Group frees 26 in Russian seige

An armed group holding hundreds hostage in a school in the Russian province of North Ossetia has released 26 people including some children, officials say.

    The hostage-takers have warned Moscow not to send in troops

    Interfax news agency quoted officials on Thursday as saying that the former head of North Ossetia's neighbour Ingushetia, Ruslan Aushev, had mediated their release.

     

    More than 300 hostages are still believed to be inside the school.

     

    Itar-Tass agency also quoted North Ossetian spokesman Lev Dzugayev as saying that the freed hostages were in "satisfactory" condition.

     

    Earlier, four infants and two women were also released.

     

    Dzugayev described Thursday's release of hostages as "the first major success of negotiators".

     

    The hostage-takers have rejected all offers to deliver food and water for hostages. Their demands have however not been publicised as yet.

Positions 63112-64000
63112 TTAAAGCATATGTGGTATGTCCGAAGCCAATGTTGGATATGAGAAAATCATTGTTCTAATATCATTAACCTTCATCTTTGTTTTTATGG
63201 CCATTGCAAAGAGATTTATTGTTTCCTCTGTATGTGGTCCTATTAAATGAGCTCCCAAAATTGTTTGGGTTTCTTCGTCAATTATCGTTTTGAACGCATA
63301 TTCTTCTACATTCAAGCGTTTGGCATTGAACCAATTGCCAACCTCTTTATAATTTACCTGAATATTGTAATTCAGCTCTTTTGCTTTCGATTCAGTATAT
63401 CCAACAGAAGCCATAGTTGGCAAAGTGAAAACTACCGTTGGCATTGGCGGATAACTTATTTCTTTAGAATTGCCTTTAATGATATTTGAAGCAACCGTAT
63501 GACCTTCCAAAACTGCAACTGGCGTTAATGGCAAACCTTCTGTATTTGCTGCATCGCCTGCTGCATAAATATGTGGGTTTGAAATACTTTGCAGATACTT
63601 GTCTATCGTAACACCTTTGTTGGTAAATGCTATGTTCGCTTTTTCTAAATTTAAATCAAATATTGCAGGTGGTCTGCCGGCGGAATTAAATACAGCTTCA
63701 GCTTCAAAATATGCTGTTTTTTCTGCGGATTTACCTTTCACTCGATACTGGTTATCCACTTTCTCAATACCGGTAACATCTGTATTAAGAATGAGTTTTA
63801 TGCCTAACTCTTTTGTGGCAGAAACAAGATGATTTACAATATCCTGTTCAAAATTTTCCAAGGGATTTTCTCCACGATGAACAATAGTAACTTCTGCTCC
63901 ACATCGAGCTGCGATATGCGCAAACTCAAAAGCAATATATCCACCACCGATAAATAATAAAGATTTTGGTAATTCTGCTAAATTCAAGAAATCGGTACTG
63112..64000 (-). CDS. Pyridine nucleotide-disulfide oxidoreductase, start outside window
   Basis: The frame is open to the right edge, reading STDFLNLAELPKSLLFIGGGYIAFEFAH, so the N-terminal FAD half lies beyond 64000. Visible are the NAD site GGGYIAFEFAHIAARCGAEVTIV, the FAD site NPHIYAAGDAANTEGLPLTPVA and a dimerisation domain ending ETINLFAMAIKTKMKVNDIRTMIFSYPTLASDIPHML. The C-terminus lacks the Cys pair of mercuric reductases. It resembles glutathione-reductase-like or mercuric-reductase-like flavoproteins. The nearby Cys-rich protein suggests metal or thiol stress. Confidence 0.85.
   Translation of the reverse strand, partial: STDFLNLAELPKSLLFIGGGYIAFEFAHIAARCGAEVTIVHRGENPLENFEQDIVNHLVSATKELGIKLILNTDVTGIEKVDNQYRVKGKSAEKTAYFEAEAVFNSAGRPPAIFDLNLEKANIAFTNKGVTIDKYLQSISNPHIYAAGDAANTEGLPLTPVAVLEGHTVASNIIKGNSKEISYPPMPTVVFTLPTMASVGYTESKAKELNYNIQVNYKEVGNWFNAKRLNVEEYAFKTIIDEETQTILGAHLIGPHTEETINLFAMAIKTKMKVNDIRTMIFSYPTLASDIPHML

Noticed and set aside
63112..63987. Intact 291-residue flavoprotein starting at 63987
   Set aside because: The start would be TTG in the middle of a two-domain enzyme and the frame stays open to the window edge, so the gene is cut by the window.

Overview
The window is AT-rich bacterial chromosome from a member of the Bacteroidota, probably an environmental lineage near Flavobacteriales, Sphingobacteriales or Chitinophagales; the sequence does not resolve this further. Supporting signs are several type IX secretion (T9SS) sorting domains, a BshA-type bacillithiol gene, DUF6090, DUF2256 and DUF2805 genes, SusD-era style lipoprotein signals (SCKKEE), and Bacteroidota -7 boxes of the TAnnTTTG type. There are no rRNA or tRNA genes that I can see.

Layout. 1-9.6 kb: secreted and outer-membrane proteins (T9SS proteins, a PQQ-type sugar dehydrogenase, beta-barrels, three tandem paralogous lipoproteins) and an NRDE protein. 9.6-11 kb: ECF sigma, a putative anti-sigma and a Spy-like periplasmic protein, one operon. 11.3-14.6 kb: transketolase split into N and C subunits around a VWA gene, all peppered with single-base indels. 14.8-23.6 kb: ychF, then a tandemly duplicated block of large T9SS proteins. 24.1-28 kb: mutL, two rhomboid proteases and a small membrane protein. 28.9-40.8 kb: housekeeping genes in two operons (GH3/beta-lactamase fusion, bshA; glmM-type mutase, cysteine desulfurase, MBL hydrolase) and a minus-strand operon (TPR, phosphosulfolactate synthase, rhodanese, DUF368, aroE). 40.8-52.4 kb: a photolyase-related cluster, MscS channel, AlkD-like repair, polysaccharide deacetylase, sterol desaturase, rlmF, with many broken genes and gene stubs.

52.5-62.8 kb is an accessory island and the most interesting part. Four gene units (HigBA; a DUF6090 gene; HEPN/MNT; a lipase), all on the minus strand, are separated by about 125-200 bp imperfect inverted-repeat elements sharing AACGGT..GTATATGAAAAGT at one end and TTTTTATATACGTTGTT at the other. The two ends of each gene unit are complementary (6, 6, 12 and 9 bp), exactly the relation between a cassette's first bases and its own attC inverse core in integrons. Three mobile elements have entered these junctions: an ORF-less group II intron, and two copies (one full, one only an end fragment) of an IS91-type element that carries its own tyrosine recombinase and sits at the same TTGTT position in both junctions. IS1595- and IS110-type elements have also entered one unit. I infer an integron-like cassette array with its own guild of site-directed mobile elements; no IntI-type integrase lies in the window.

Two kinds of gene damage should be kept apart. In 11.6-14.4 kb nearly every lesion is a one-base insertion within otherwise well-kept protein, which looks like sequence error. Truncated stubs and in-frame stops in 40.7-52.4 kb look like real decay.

'Dozen killed'

    Soon after the school was seized by several masked men and women on Wednesday, about 50 children were allowed to flee the building.

     

    More than 50 children have been
    freed from the school

    Itar-Tass earlier reported Russian authorities saying 12 people had lost their lives as a result of the kidnappings on Wednesday.

    Authorities also claim that a hostage-taker has been killed.

     

    The identity of the kidnappers is not known. But Russian officials have linked them to separatist groups fighting in the neighbouring region of Chechnya.


    Global reaction

    The UN has condemned the attack with France and other countries emphasising the need for a negotiated settlement in the region.

    In a telephone call to Russian President Vladimir Putin, Chancellor Gerhard Schroeder offered to fly a German military mobile hospital to the region in case it should be needed, a spokesman said onThursday.

     

    Schroeder has been roundly criticised for his recent declarations about the controversial elections in the troubled breakaway republic of Chechnya, which he said "demonstrate that Russia wants a political solution."

    SOURCE: Agencies


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